For a myriad of reasons, when industrial machinery is being designed and constructed, the right sensing/connectivity product with the right application-specific attributes doesn’t always get designed into the zone of the machinery for the function it’s intended to perform.  This can result in consumption, excessive and expensive machine downtime and increased overall cost to operate the machinery.  A process audit, which is used in end-user environments to document specific sensing/electronic measurement/network/connectivity issues, can assist with reducing machine downtime, increasing productivity and reducing material consumption on the plant floor.

Getting to Root Cause of Failure

Finding out and documenting exactly why things prematurely fail in specific electronic locations by Cell Number and OPS Number, photographing each problematic sensor location and offering solutions to areas where components are prematurely failing is the heart and soul of an audit. It’s pretty amazing, but once problem areas are documented, and shared with every pertinent player from the corner office to the operator, it’s hard to refute and even harder to ignore.

Understanding the problem and why it is happening, allows a company to establish a timeline and an action plan for retrofitting sensor locations and developing best practice solutions that will enhance productivity, decrease machine downtime, build better parts with efficiency, and save the organization money.

Pictured below is a plain Jane, plastic faced, M5 inductive proximity sensor with minimal rated sensing distance (Sn) in a hostile spot that a customer is using to detect small “L” brackets on a huge welded panel.  If five of these are used per day (common), and the purchase price for the device is approximately $56 each, this equates to $280 per day or $1,680 per six-day work week. That totals to $84,000 spent per year for one inductive sensor in one individual sensor location.  If machine downtime is a nominal $250/minute (a very low estimation) and it takes five minutes to change out this sensor, machine downtime equates to $375,000 (1,500 sensors x $250).  One sensor can potentially cost this customer $459k per 50 week manufacturing year when factoring in material and downtime.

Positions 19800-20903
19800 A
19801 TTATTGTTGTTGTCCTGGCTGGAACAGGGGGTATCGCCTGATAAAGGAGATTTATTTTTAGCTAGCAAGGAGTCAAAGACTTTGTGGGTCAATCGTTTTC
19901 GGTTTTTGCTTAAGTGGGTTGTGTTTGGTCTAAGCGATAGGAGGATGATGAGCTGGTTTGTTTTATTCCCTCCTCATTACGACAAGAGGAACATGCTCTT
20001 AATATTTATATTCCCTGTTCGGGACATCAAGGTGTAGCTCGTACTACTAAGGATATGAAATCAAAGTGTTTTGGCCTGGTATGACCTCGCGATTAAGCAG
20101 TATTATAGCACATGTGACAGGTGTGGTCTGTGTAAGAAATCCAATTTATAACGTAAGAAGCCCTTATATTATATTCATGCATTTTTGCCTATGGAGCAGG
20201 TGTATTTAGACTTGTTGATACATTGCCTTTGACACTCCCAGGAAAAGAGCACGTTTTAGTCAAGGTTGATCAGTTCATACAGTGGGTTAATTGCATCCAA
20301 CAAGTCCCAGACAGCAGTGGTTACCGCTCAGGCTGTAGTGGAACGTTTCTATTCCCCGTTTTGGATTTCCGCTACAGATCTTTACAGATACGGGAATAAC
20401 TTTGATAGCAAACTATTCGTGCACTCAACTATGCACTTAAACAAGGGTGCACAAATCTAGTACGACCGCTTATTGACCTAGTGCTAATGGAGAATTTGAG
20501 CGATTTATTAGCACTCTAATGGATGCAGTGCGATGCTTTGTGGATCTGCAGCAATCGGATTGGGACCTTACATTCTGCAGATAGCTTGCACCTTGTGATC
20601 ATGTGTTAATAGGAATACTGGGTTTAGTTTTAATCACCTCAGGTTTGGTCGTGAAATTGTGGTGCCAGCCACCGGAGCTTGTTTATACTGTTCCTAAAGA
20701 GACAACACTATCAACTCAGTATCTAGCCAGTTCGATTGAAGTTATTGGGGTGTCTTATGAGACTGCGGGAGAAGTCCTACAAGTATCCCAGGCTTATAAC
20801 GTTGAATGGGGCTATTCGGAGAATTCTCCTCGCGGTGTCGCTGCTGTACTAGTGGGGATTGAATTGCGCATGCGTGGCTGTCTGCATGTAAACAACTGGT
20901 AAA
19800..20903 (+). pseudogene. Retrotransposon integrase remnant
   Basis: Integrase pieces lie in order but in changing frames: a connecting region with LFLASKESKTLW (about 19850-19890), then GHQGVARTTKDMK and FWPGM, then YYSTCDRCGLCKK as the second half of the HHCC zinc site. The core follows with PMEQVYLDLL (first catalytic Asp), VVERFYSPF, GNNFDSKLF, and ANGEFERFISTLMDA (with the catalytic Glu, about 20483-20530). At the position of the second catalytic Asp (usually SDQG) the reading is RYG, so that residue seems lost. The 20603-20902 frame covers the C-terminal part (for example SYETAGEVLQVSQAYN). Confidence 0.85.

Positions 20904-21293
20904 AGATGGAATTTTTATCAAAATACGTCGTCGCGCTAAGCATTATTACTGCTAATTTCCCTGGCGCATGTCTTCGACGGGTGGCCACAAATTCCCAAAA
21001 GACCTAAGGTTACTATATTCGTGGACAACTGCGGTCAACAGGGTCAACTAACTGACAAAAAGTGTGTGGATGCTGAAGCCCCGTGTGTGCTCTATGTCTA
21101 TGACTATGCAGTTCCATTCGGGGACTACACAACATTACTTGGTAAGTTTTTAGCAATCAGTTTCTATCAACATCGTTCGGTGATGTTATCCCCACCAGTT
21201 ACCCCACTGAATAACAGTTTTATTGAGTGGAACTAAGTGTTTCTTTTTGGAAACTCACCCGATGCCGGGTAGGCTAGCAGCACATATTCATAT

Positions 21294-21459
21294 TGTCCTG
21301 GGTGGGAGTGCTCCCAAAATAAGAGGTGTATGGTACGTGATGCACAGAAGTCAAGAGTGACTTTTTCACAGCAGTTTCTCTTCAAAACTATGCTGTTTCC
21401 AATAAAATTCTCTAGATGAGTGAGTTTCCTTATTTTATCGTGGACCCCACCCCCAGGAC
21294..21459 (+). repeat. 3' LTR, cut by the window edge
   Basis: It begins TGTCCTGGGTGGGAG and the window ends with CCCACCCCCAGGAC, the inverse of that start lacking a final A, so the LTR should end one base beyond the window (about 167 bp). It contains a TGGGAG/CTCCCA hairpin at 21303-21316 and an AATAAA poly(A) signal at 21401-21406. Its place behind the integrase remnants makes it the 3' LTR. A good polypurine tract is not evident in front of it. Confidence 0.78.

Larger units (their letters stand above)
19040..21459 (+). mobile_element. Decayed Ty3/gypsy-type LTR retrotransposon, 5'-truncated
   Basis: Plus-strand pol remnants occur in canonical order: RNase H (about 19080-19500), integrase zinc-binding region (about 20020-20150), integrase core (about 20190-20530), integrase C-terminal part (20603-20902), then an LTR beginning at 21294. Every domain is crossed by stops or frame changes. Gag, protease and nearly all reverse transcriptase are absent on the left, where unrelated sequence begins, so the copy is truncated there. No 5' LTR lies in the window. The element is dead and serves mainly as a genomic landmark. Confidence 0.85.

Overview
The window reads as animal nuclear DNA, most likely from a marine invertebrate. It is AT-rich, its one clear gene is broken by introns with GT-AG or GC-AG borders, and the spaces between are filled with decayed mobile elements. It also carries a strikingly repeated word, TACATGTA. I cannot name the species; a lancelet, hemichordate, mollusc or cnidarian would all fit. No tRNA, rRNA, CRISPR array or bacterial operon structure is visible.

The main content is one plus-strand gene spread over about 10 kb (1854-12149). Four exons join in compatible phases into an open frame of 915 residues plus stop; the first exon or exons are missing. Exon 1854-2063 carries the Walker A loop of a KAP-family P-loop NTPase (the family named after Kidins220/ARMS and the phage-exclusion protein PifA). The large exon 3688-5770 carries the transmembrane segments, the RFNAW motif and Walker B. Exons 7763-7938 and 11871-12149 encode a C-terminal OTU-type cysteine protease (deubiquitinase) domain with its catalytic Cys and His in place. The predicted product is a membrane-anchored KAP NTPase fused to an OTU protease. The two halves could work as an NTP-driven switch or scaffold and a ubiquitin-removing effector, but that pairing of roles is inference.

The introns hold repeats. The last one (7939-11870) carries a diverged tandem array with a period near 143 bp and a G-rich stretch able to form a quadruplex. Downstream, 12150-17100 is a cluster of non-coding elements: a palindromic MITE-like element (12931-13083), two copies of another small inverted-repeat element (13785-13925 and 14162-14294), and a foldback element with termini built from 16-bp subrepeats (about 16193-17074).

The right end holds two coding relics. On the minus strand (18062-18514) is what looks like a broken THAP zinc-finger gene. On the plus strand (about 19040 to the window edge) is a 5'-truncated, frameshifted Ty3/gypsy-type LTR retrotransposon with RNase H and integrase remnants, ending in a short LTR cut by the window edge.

Dave Bird

If best practice solutions save the customer 50% (In fairness, most customers will only go so far to improve the process.), the business will see a savings of $229,500!

This is a significant payoff for the relatively small cost of an audit. Some businesses will provide them at no charge in the hope that the customer will then use that business to implement the best practice solutions — a win-win situation.

A small price to pay

Audits aren’t reserved for only harsh manufacturing environments like metal stamping and robotic welding. Any end-user manufacturing discipline that integrates sensors, connectivity, RFID, and networking systems that are consumed in the process of a hostile manufacturing environment is a candidate for an audit.

Hostile manufacturing can show up in all industries in all parts of the country.  The process audit can be a valuable tool for you and for your customers.

How do I justify an IIoT investment to my boss?

Many engineers and managers I meet with when presenting at conferences on Smart Manufacturing ask some version of the question: “How can we justify the extra cost of Industrial Internet of Things (IIoT)?” or “How do I convince management that we need an Industry 4.0 project?” This is absolutely a fair and tough question that needs to be answered; without buy-in from management and proper budget allocation, you can’t move forward. While an investment in IIoT can deliver major payoffs, the best justification really depends on your boss.

I have seen three strong arguments that can be adapted to a variety of management styles and motivations.

1) Showing a ROI through Reducing Downtime

“Show me the money!” I think everyone has a manager with this expectation. It may seem like a daunting task to calculate or capture this information, but by using a team, knowing your KPIs and applying anecdotal feedback, you can get a good initial picture of the ROI that an IIoT project will bring to the organization. Many people have shared with me that their initial project’s ROI has “funded the next project.” There is a really great article from MetalForming Magazine that discusses how exactly to do this with the tables and forms they used at ODM Tool & Manufacturing.

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2) Corporate Goals for Productivity and Utilization